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A good review and a good read. From what I've seen of patch 1.04 I hope that more AI tweeks are in store for us. But a good read, one that shines the light on not only its flaws but also what it did right. Sometimes it seems I'm seeing the spotlight on its flaws and the absence of its good even if they enjoyed the game.

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Engagement/kiting:

1. What you see as a turn vs RTwP issue, I see as a UI issue instead. Generally, turn-based uses tiling or similar stuff to clearly show "engagement" range, but just imagine a turn-based without such clear indicators. Divinity: OS doesn't have an AoO mechanic but otherwise fits; imagine that game with no added visual indicators for AoOs, but with AoOs nontheless.

 

Now imagine PoE where the red circles around enemies in the UI expanded to clearly indicate engagement range.

2. Kiting was simply hated on. Engagement is overtuned with not just free attacks, but free attacks with more damage and better interrupt. While these things may be fine for specialists (for example, a tank Talent to buff disengagement damage), making them standard was ridiculous.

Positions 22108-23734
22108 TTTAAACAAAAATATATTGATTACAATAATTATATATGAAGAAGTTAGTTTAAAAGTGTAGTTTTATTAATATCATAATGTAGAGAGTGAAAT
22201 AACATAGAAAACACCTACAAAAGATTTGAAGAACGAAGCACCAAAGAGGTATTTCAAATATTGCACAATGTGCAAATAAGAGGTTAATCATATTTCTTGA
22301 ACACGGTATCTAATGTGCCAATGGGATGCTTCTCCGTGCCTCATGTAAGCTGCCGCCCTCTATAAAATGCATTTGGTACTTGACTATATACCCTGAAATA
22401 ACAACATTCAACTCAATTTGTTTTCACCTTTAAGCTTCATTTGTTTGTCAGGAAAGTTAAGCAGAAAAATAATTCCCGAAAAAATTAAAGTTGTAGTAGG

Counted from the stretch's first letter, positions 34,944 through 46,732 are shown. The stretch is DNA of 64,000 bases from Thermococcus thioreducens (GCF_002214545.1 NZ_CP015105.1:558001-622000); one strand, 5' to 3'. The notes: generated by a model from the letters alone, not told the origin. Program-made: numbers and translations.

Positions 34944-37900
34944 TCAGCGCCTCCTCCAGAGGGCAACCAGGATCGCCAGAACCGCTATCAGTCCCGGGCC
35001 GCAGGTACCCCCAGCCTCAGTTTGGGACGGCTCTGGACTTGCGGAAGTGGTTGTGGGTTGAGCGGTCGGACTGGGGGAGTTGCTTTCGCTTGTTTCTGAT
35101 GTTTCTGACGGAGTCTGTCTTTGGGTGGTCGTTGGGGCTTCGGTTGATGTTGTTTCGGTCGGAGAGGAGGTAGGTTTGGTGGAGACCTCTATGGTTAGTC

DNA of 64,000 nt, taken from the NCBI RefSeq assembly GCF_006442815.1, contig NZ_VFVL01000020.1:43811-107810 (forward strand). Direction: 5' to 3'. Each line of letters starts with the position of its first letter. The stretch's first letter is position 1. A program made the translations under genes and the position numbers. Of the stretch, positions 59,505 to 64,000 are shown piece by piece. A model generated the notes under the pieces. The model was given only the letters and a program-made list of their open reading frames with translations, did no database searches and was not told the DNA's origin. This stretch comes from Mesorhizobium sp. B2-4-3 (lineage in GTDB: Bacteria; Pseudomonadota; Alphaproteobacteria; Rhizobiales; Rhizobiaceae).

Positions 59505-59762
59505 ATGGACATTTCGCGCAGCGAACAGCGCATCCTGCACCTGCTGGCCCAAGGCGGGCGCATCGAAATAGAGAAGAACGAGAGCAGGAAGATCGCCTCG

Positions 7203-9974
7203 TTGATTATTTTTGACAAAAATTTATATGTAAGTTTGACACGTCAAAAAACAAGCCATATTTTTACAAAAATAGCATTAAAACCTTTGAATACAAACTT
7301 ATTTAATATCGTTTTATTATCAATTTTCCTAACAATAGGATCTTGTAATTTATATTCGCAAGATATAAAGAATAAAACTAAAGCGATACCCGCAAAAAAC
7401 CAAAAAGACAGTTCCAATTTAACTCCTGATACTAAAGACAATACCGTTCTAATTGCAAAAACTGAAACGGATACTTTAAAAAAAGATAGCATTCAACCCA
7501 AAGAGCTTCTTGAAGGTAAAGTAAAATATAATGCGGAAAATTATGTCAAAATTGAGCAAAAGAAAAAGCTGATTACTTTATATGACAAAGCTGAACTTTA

Sawyer wanted kiting impossible and got his foolish wish: movement is weak in combat.

 

Weapon balancing:

Disagree with just about everything you wrote. Accuracy from an attribute would be boringly mandatory for all characters. DR penetration has no need to exist when you have the ability to alter your damage type, therefore it shouldn't.

 

That said, armors should have more variable DRs, and enemies should have less all-around DR (perhaps more base health instead). The bias against fast weapons seems to be the result of monster defense design, rather than inherent to the system.

 

Soft counters would be good.

 

No strong feels regarding OP's other points.

Edited by scrotiemcb
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Yep, I noticed kiting when I played as well. I also noticed another effect like a seesaw. This was pretty easy to do with having one of your characters move in and out all the time, and the enemy couldn't get to any of my characters while the rest of my characters could shoot from range and kill the enemy.

 

 

 

6wjvhpD.jpg